TECHNOLOGY SPOTLIGHT

Smartwatch for Nursing Home Staff May Improve Communication, Prevent Resident Injuries

August 2, 2016

Researchers from New York are developing an app that could help prevent falls in nursing homes (NHs) and allow certified nursing assistants (CNAs) to respond more quickly to alerts.

Poor communication systems at NHs can lead to serious injury for residents who are not tended to in a timely manner. To address this issue, Huiyang Li, PhD, Binghamton University (Binghamton, NY,) and PhD candidate Haneen Ali are developing a smartwatch application to improve communication and notification systems for NHs.

The design will integrate existing NH safety systems—such as call lights, chair and bed alarms, wander guards, calling-for-help functions—and provide customized alerts to users. After preliminary testing and evaluations with prospective users, a final design received excellent feedback from nursing experts in geriatric care and at local NHs. So far, an ongoing study has shown that the smartwatch reduces staff response time to alerts.


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“With our system, we provide an informative and customized message for different alarms. The message contains the resident’s name, the type of alarm, the room number, and the CNA who is responsible. The smartwatch will be on the CNA’s wrist, so it's accessible all the time. They can see the message, hear the alarm, and feel the vibration, whether they are working down the hallway or inside the rooms,” said Dr Li.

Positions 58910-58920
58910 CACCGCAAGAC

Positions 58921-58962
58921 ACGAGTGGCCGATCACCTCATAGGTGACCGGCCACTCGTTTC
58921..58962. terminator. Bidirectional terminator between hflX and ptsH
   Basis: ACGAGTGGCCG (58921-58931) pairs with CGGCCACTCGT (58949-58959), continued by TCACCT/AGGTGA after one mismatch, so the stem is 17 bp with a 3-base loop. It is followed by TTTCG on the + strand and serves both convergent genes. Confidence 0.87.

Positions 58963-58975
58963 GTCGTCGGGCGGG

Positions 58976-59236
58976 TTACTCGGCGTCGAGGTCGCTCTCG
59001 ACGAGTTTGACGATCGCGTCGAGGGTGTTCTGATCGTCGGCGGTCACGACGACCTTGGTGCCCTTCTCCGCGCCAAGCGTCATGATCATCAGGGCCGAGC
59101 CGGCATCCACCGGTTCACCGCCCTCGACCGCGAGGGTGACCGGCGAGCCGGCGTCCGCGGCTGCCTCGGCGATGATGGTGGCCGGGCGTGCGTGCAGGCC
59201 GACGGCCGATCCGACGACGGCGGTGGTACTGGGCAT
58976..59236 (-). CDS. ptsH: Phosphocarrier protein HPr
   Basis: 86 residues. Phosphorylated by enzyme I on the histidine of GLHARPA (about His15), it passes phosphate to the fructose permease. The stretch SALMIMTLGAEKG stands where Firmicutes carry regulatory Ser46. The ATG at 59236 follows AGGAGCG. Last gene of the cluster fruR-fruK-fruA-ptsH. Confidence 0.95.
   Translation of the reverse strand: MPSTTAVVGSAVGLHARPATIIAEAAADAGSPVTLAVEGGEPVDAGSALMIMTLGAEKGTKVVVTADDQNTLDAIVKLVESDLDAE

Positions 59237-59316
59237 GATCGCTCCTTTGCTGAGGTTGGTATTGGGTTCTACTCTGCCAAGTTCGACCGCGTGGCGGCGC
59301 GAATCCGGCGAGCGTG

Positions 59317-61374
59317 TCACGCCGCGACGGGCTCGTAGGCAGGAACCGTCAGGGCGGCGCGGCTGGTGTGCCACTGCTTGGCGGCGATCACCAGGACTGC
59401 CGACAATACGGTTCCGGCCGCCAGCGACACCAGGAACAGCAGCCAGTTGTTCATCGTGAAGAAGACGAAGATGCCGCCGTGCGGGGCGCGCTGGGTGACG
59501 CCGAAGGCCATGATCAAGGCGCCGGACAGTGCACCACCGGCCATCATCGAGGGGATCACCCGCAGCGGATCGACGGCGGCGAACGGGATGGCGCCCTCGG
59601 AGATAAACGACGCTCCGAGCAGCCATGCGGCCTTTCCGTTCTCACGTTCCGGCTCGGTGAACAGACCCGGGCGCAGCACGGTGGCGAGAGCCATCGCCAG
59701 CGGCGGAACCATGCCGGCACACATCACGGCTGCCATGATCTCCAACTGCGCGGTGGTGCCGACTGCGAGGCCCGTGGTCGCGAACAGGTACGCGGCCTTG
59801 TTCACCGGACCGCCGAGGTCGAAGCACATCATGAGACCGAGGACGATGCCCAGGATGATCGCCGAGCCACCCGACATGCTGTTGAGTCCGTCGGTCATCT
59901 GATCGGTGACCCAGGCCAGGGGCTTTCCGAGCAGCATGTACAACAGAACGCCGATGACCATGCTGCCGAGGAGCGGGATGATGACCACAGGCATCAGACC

Every CNA who uses the app sees a different display, as it is personalized to the user’s specific task assignment. When CNAs start their shift, they will sign in and add their assigned residents. When a resident triggers an alert, a message will pop up on everyone’s screen indicating who the resident is, their room number, and the type of alert (eg, an exit from a chair).

While buying a smartwatch for every employee would be an added expense to facilities, the researchers believe that the benefits of this app would far outweigh the cost, particularly with the increasing availability of low-cost smartwatches. “Falls, skin problems—these kind of facility-acquired conditions can cost a hospital a lot of money. If the system can actually reduce falls, reduce adverse events, improve patient safety, and also improve quality of care, hospitals will save money,” said Dr Li.

Dr Li and Ali hope to test the system soon using a high-fidelity prototype in NHs. Their paper “Designing a Smart Watch Interface for a Notification and Communication System for Nursing Homes” was presented at the 2016 Human-Computer Interaction International Conference. —Amanda Del Signore